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We will be in conversation with Nikita Singh and talking all things love and books! 22nd Feb Mumbai | 23rd Feb Bangalore.
Stress and suicidal tendencies in the youth. Maybe this happens because kids are pushed to be not themselves, especially introverts? Some musing on solitude.
When I was little, I was coaxed to venture out and make friends. I made friends. Played outdoors. Muddied myself. Got scolded often. Was great at flaunting myself. At making myself visible. I loved limelight. I did not overdo it. But I wasn’t a silent kid either. My personality bordered on extroversion.
Then unfortunate things happened. Family metamorphosed into dysfunctionality. Terrible stuff. Loneliness crept in. I could hardly express myself. In a few years, a deep silence surrounded me. Suicidal. Scared. Less on confidence. Less on self-esteem. Clingy. Needed relationships to stay afloat. As a result of which entered into wrong relations and crushed self-esteem even further. Took a lot of time and incredible mental support and resilience to come out of the abyss.
Today that abyss still threatens me. Darkness looms over my head all the time. But I have found my ways now. I am less vulnerable now than I ever was, but vulnerable nevertheless.
I am sure this isn’t my story alone. I am sure there are many here who are perhaps reading this who have gone through similar sequence of events and need other people around to keep them afloat.
Humans are social animals. We need society to survive and thrive. All too often we teach our children to be social. All too often we focus on them being extroverts. All too often we ingrain in them the need to please others so that they can thrive.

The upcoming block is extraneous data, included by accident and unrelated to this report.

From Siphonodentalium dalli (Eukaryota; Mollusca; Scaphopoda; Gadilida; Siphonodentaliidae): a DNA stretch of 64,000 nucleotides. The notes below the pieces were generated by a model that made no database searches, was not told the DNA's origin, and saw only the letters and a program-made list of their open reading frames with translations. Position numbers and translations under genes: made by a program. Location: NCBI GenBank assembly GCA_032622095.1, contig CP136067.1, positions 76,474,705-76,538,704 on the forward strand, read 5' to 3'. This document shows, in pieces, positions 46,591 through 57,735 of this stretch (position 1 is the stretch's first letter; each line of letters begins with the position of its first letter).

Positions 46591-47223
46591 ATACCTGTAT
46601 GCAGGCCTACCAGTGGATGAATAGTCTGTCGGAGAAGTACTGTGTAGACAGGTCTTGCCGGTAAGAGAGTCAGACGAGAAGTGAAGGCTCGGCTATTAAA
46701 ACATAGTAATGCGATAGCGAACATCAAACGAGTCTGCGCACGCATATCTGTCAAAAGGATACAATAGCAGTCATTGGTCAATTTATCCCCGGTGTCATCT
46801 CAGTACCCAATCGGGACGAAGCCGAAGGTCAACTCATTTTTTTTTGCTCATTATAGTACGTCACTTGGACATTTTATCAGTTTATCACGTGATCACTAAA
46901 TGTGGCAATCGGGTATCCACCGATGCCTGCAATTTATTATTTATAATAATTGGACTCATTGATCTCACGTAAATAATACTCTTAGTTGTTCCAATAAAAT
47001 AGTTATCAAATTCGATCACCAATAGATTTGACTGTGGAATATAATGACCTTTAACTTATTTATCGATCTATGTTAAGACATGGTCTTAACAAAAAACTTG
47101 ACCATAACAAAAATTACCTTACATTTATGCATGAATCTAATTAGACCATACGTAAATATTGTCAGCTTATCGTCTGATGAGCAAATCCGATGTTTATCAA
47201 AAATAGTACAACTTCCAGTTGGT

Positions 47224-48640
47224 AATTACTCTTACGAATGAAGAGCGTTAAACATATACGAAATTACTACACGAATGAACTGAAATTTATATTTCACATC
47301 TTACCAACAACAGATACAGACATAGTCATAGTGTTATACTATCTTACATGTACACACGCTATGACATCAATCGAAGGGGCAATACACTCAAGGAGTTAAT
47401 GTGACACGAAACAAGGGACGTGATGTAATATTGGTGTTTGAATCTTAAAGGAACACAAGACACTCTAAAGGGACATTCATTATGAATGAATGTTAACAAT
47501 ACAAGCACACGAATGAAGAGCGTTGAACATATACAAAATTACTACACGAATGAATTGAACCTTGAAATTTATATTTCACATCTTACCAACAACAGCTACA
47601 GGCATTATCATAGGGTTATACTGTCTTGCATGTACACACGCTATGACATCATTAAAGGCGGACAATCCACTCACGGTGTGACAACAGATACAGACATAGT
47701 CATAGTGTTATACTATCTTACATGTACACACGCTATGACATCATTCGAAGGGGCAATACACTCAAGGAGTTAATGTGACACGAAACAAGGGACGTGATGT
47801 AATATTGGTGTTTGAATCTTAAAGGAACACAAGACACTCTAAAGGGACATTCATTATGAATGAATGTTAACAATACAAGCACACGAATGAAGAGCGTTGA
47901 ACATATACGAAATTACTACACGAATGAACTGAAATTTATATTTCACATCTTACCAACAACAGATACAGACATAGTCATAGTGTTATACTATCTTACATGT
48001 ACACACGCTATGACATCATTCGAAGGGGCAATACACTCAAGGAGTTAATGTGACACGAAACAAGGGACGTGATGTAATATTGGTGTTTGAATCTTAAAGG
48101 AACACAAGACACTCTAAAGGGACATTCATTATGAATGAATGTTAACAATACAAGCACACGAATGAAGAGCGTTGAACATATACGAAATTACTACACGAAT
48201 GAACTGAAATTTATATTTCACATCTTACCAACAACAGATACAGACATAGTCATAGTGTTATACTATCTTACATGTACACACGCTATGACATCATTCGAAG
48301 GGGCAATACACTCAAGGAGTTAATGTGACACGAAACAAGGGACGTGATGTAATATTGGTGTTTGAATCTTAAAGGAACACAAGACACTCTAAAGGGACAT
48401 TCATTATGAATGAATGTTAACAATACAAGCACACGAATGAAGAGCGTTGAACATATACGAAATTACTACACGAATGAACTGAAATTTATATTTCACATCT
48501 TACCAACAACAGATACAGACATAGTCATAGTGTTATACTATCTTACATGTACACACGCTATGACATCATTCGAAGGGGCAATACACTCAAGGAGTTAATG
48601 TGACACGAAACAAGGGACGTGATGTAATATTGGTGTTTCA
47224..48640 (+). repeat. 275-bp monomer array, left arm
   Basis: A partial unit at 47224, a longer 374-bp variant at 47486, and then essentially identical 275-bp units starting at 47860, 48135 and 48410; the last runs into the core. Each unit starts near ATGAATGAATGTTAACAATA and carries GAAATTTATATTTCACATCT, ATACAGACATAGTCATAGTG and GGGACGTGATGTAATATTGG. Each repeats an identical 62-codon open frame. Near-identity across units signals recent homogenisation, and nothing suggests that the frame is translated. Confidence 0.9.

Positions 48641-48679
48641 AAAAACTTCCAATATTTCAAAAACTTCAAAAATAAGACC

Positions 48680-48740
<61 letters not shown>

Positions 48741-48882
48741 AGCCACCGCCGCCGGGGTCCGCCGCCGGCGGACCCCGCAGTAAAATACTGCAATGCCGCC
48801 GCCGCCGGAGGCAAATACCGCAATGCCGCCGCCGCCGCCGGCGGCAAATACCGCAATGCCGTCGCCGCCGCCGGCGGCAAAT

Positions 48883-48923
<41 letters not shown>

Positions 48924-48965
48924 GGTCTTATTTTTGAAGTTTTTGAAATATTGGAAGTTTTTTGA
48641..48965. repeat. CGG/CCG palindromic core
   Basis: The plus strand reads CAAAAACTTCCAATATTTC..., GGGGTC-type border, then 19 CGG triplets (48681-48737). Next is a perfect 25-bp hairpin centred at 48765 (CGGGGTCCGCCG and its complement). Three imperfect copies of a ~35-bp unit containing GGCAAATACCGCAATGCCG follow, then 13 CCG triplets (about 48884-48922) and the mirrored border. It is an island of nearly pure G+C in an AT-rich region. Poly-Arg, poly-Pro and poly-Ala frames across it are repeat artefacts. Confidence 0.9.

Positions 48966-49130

All too often we neglect showing them the value of solitude. Of being comfortable with themselves. Of being them. Their own unique selves. Sometimes we condition them to be social animals at the cost of others.
I understand the need of making them social. But I also understand the need of guiding them through their vulnerabilities. Of helping them understand their own company. Of showing them ways in which they can spend time knowing themselves. So when the limelight disappears, when life changes its tracks, they still enjoy their own company. They understand all is not over yet. They learn to draw lines. So they don’t cling to violent, harassing relations just out of the sheer fright of isolation. So they don’t sacrifice their esteem for people who don’t value them just because they feel the need to prove themselves. So they realize that at the end of it they are loved, if not by anyone, by themselves.
I feel the values of society and solitude – both are equally important. So when one falters, the other stands strong.
We live in an age of extreme emotions. Gruelling timelines. Peak passions. In such times, solitude is the only hope of creating a generation that knows itself and doesn’t tremble meekly at the thought of changing dynamics of relations. Solitude is essential. As much as society is. Sometimes more.
Let us bring up a generation of people who aren’t shy of being with themselves. And at the same time aren’t shy of letting others be. Let us guide them on solitude.
(Written in the wake of statistics that show increased levels of narcissism, bullying and suicidal tendencies)
If you or anyone you know is feeling suicidal, here are some of the helplines available in India. Please call.
Aasra, Mumbai: 022-27546669
Sneha, Chennai: 044-2464 0050
Lifeline, Kolkata: 033-2474 4704
Sahai, Bangalore: 080–25497777
Roshni, Hyderabad: 040-66202000, 040-66202001
Previously published on the author’s Facebook page.
Image source: Flickr, for representational purposes